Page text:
Ryan’s team have spent a gob-smacking 4,944 hours building the 50 LEGO masterpieces including the Taj Mahal, Michelangelo’s Statue of David, The Great Wall of China, the Empire State Building (complete with King Kong), the Leaning Tower of Pisa and the Arc de Triomphe. It will be super interactive with LEGO fanatics able to complement the masterpieces with add-ons, like building cars for the traffic jam around the Arc de Triomphe. The event was a runaway success in Australia and is destined to be a major hit in Wellington. Tickets go on sale November 6 from Ticketek. www.tepapa.govt.nz

Just as those coloured building blocks continue to capture the inter-generational imagination, so do ancient beasts. If you’re heading down south, Otago Museum invites you to step back in time, a mere 290 million years, when bizarre-looking animals dominated life on land and sea. Life before Dinosaurs: Permian Monsters, recently opened at the Otago Museum and runs until the end of February. This unique international touring exhibition, produced by Gondwana Studios, brings the past back to life with fossilised skeletons and life-size animatronic models of the animals that ruled the world millions of years before the age of dinosaurs, in a time known as the Permian.

The Permian period ended with the largest extinction Earth ever experienced, which wiped out 90 percent of all species on the planet. A recent discovery shed new light on the cause of this catastrophe – global warming. Started by a huge volcanic eruption, it set off a chain of events that led to the greatest extinction on Earth. View fossilised skeletons and reconstructed models of these strange and amazing creatures, and dig and identify fossils in the interactive dig pits throughout the exhibition. http://otagomuseum.nz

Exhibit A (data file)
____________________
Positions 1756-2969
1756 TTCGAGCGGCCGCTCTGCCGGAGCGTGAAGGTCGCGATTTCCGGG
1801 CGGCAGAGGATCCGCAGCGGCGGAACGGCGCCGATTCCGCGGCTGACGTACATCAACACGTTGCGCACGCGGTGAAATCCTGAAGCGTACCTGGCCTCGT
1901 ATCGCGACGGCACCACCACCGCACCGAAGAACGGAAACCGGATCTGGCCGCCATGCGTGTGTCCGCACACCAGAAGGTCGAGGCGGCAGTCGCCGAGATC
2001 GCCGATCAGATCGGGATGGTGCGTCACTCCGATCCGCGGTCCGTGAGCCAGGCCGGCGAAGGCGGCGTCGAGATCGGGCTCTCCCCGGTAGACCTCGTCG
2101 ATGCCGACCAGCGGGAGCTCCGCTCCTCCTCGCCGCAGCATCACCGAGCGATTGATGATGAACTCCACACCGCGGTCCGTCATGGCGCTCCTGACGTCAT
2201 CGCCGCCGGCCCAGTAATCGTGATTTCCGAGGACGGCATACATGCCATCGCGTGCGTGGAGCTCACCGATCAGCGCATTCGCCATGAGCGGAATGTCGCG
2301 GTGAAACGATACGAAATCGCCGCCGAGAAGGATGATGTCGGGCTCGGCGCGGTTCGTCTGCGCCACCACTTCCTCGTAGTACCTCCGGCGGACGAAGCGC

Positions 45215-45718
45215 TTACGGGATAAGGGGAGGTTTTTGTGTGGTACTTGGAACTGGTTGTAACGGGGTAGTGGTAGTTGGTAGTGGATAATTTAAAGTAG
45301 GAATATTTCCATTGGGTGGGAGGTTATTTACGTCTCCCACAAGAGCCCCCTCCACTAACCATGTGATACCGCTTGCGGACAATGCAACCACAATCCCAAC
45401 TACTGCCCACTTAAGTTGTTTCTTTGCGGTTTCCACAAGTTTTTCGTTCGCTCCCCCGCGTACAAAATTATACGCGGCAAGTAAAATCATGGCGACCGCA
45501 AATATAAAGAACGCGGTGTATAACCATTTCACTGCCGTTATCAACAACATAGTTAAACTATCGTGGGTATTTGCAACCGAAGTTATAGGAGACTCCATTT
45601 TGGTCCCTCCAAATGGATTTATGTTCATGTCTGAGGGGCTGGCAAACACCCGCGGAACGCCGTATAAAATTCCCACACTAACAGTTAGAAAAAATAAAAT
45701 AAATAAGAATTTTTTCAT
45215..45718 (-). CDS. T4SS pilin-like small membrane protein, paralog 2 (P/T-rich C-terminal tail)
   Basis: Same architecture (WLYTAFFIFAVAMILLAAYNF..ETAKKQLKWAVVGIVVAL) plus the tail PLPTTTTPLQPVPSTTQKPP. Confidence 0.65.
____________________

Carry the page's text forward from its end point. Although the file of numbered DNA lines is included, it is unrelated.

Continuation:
Back in Wellington, the clock is ticking on two landmark exhibitions that were crafted in memory of World War One. Open since 2015, it’s the last summer for Gallipoli: The scale of our war, at Te Papa. Bringing together the award-winning craftsmanship of Weta Workshop and the storytelling expertise of our national museum, the exhibition will close on April 30, 2018. Meanwhile, The Great War Exhibition, at the Pukeahu National War Memorial Park, will close on New Year’s Eve.

Created by Sir Peter Jackson, the stunning array of movie-like sets depicts the war; scene by scene; year by year. From the massive 10-tonne tank and 11-tonne gun to the 5,000 tiny hand-painted figurines which re-enact the battle of Chunuk Bair, the artefacts are rare and the presentation is compelling. But it’s the hundreds of photographs from the era, which have been painstakingly colourised, that really melt away the last 100 years. Don’t miss this truly world-class exhibition.

It might well be my favourite Kiwi summer headliner, the TSB Festival of Lights, which transforms New Plymouth’s Pukekura Park into a lavishly illuminated night-time wonderland. Opening on December 16 and running until early February, over 100,000 visitors flocked to last year’s starry-eyed spectacle. http://www.festivaloflights.nz/

I also have a major soft-spot for one of New Zealand’s oldest summer beach carnivals, the Caroline Bay Carnival. Timaru’s big bash celebrates its 107th outing this summer, running from Boxing day for a fortnight, with a daily and nightly programme of family fun, live entertainment, fairground rides talent quests and  competitions. There’s a timeless, old-fashioned vibe to the carnival. A Kiwi classic. http://www.carolinebay.org.nz